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Local, State Officials Looking at Scrap Yard's Liability in Fire
By Tammy Daniels, iBerkshires Staff
02:11PM / Wednesday, May 26, 2021
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The fire at a North Adams scrap yard took 24 hours to extinguish and the work of dozens of firefighters from around the region.

NORTH ADAMS, Mass. — The state and local officials will be investigating conditions at George Apkin & Sons after a major blaze tied up dozens of firefighters and equipment from around Western Massachusetts on Tuesday. 
Fire Chief Brent Lefebvre said the owners of the 65-year-old scrap yard may be held liable even though the fire has been ruled an "industrial accident."
"We are working with the DEP, the health inspector and myself as well as the owners of Apkin, we will be having multiple meetings with them to discuss how we can prevent this from happening in the future," Lefebvre said. "They can be held liable. ... 
"Obviously, there's a lot of departments that were taken out of service to come down here and we have a lot of equipment. So far, minimal equipment lost but there will be — there's money involved in all of this. So we will attempt to recuperate what we've been through."
Lefebvre said the loss in equipment were minor, hoses and some broken lights, but alluded to wear and tear of crews and equipment.
The state fire marshal's office has concluded that gasoline left in the tank of a junk car ignited when workers at the scrap yard attempted to remove it. It was at first thought that a car battery had sparked the blaze but one was not found in the frame that is considered the source of the fire, the fire chief said.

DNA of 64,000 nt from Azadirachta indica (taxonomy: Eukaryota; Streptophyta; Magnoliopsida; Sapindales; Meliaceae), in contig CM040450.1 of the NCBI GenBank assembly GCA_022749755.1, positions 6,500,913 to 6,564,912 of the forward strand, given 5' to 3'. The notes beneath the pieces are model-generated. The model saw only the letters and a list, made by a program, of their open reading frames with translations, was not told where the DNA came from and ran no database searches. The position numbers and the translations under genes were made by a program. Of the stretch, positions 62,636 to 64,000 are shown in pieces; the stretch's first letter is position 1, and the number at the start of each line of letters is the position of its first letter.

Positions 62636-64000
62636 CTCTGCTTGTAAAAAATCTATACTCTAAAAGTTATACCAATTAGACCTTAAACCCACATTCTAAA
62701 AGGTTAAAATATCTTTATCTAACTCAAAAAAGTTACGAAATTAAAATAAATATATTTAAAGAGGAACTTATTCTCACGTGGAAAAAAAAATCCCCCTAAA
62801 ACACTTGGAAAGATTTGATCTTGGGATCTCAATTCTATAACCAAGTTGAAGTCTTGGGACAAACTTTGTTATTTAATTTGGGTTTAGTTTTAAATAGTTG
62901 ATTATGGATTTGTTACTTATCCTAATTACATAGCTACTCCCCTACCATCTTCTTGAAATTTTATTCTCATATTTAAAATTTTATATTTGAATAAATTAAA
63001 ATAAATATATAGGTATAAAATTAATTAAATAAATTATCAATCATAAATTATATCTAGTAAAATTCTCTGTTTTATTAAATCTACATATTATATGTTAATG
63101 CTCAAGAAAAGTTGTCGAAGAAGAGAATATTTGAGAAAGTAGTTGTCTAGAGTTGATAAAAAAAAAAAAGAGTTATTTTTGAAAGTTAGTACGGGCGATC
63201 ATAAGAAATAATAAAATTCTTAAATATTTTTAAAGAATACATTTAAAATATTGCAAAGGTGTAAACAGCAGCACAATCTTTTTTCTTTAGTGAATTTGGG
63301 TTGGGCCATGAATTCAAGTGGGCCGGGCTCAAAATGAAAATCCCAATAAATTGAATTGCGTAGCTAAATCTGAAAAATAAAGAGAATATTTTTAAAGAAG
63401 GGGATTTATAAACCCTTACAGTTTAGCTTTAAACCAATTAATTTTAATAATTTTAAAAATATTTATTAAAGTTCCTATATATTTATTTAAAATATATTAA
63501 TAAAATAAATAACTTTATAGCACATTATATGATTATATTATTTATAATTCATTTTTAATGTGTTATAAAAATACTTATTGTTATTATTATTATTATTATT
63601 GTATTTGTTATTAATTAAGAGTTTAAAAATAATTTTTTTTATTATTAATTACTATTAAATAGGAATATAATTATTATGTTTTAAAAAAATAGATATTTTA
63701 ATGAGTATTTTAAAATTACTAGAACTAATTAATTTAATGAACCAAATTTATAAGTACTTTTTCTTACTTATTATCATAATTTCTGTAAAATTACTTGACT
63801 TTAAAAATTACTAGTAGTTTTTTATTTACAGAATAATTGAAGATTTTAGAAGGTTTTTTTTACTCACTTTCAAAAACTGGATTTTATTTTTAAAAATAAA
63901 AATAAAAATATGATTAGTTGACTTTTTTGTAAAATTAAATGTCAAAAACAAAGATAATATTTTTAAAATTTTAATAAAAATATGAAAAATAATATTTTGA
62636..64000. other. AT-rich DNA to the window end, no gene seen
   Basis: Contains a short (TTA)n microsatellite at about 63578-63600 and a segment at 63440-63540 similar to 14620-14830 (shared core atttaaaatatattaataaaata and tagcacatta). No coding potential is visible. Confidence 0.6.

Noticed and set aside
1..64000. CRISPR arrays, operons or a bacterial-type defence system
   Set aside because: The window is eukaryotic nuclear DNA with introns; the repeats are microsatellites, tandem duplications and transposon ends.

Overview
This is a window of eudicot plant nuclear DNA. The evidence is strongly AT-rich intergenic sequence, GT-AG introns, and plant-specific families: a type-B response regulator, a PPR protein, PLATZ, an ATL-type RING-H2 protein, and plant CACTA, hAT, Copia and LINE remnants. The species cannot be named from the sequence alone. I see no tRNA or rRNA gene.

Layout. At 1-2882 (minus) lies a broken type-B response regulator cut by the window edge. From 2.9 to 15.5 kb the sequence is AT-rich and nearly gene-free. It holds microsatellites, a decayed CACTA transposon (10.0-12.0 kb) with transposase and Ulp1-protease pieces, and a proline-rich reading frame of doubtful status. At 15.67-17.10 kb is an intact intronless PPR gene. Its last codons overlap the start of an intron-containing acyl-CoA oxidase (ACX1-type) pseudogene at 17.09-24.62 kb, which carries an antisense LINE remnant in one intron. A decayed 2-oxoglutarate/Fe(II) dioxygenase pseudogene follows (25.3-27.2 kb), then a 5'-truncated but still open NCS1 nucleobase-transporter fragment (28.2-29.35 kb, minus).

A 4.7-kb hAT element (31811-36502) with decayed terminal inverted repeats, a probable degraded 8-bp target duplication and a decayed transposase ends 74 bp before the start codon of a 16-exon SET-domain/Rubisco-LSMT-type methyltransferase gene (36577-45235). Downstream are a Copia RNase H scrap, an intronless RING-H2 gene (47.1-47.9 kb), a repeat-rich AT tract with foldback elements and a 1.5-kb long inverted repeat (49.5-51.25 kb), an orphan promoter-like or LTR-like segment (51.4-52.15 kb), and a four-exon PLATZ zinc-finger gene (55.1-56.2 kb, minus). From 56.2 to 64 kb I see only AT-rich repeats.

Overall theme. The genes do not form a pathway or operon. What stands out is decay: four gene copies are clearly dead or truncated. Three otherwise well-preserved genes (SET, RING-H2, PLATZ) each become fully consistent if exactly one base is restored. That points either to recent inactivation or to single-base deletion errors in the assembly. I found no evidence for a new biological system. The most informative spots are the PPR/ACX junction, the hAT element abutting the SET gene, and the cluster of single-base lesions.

He did not know whether the state Department of Environmental Protection was in charge of inspections of such sites.
"We will find that out," said Mayor Thomas Bernard. 
Scrapyards are regulated by the state Department of Environmental Protection in the disposal of hazardous wastes. The fire was driven by the materials in the scrapped vehicles and a north wind that amplified the smoke and flames. The fire spread through a pile of scrap 100 feet long and two-stories tall, forcing firefighters to battle it in sections as an equipment operator pulled the pieces apart. 
By the end, firefighters were using a thermal imaging drone from the state Department of Fire Services to pinpoint hotspots and dig them out.
"We weren't inspecting the material and at this point, that's not our job to inspect what's in there. That would be DEP and around that is the containment of whatever contaminants are there and that is all on the state DEP," Lefebvre said.
The blaze lead to the evacuation of employees from Massachusetts College of Liberal Arts, two banks closed downtown offices, the nearby Cumberland Farms shut down its pumps and residents were advised to stay indoors, shut their windows and turn off air conditioners. 
Pan Am Railways stopped rail traffic through the Hoosac Tunnel for most of the day and did not resume until 7 p.m. on Tuesday but at 10 mph through the city until fire operations ceased on Wednesday. Railroad ties stored along the line on Ashland Street ignited but were doused and prevented from spreading. 
"That was just from debris flying from the main fire," Lefebvre said. "Creosote lights really, really easily."
The chief said the air quality monitoring ceased with fire operations and that "everything was last checked, just before we shut down operations, and given a clean bill of health as far as hazmat is concerned."


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